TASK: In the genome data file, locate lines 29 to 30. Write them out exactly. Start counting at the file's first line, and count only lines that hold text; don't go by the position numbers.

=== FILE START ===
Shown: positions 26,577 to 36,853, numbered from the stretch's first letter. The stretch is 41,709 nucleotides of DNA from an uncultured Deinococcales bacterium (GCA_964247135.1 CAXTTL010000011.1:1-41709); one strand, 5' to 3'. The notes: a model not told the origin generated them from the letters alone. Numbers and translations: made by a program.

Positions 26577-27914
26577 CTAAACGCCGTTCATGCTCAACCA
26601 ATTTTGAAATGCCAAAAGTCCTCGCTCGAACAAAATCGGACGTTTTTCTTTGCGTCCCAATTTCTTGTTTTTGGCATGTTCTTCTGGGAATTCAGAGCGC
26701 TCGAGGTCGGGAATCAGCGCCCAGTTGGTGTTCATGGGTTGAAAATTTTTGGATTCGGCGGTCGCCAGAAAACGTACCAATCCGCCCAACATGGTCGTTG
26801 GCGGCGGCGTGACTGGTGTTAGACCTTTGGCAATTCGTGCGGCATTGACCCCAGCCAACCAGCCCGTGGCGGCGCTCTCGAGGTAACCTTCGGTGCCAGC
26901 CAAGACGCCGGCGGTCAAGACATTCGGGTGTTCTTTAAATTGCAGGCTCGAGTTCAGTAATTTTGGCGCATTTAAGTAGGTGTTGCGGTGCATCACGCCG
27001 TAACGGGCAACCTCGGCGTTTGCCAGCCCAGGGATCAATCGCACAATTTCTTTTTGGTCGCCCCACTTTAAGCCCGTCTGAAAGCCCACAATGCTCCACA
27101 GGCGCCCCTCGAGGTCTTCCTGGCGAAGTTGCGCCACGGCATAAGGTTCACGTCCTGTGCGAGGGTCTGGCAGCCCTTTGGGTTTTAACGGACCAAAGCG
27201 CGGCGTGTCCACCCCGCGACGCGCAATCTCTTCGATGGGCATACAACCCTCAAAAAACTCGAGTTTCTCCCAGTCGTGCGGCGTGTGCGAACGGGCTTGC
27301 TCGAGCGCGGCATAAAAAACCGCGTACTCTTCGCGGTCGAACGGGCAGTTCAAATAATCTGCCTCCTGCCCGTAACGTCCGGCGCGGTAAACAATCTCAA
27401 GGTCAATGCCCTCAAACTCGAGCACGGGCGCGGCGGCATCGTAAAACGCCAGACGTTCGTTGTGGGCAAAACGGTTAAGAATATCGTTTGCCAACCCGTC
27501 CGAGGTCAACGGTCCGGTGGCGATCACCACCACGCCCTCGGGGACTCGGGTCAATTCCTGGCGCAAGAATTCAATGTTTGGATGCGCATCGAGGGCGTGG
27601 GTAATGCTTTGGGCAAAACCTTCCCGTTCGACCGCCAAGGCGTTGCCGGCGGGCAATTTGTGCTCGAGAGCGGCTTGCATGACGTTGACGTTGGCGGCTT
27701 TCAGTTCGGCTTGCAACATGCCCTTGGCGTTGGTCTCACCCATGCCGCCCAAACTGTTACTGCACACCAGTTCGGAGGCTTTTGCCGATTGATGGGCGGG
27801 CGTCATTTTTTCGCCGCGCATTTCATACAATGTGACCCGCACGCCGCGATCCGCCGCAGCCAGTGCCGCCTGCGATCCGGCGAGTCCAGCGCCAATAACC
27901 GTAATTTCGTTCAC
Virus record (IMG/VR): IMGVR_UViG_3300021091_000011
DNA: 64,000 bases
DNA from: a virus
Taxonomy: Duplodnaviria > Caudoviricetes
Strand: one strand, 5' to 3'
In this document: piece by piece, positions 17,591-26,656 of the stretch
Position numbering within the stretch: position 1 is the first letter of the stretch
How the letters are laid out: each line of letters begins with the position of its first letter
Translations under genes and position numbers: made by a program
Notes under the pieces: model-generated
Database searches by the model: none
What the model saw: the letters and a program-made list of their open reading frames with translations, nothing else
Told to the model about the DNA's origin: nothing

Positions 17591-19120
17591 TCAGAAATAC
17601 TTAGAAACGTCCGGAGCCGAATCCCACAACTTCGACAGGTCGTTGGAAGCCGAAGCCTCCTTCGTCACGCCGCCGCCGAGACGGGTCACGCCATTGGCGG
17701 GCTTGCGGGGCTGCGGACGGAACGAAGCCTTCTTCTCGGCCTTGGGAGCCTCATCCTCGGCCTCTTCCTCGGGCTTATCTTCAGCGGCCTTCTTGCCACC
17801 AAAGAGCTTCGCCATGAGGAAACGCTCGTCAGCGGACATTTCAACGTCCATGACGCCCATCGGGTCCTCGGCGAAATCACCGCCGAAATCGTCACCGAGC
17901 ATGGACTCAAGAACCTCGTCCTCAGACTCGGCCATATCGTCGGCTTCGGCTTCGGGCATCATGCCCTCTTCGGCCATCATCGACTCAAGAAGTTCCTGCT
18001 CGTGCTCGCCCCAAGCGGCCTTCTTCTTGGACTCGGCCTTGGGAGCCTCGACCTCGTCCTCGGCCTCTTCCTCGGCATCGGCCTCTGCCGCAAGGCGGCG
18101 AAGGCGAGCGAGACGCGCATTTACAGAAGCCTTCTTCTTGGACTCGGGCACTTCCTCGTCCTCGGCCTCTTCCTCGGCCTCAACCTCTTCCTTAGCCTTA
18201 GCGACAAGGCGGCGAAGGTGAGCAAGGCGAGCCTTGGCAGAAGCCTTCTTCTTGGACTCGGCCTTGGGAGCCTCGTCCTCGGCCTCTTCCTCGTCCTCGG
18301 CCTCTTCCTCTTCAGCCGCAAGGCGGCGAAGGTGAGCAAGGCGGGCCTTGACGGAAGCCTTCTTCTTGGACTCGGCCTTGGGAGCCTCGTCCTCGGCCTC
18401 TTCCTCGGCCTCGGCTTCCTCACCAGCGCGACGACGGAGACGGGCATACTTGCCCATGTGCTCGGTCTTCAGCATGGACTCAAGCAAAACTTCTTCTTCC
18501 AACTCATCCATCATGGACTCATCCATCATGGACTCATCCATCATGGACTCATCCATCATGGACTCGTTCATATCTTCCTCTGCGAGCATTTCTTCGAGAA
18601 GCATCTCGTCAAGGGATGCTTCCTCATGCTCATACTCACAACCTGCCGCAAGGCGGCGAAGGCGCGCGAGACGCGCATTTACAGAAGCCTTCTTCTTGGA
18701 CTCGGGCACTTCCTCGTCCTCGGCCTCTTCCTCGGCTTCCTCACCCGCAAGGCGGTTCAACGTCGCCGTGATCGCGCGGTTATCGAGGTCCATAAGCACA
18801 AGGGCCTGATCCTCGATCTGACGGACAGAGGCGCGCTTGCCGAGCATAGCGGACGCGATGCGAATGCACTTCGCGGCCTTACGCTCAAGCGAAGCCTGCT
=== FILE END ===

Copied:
What the model saw: the letters and a program-made list of their open reading frames with translations, nothing else
Told to the model about the DNA's origin: nothing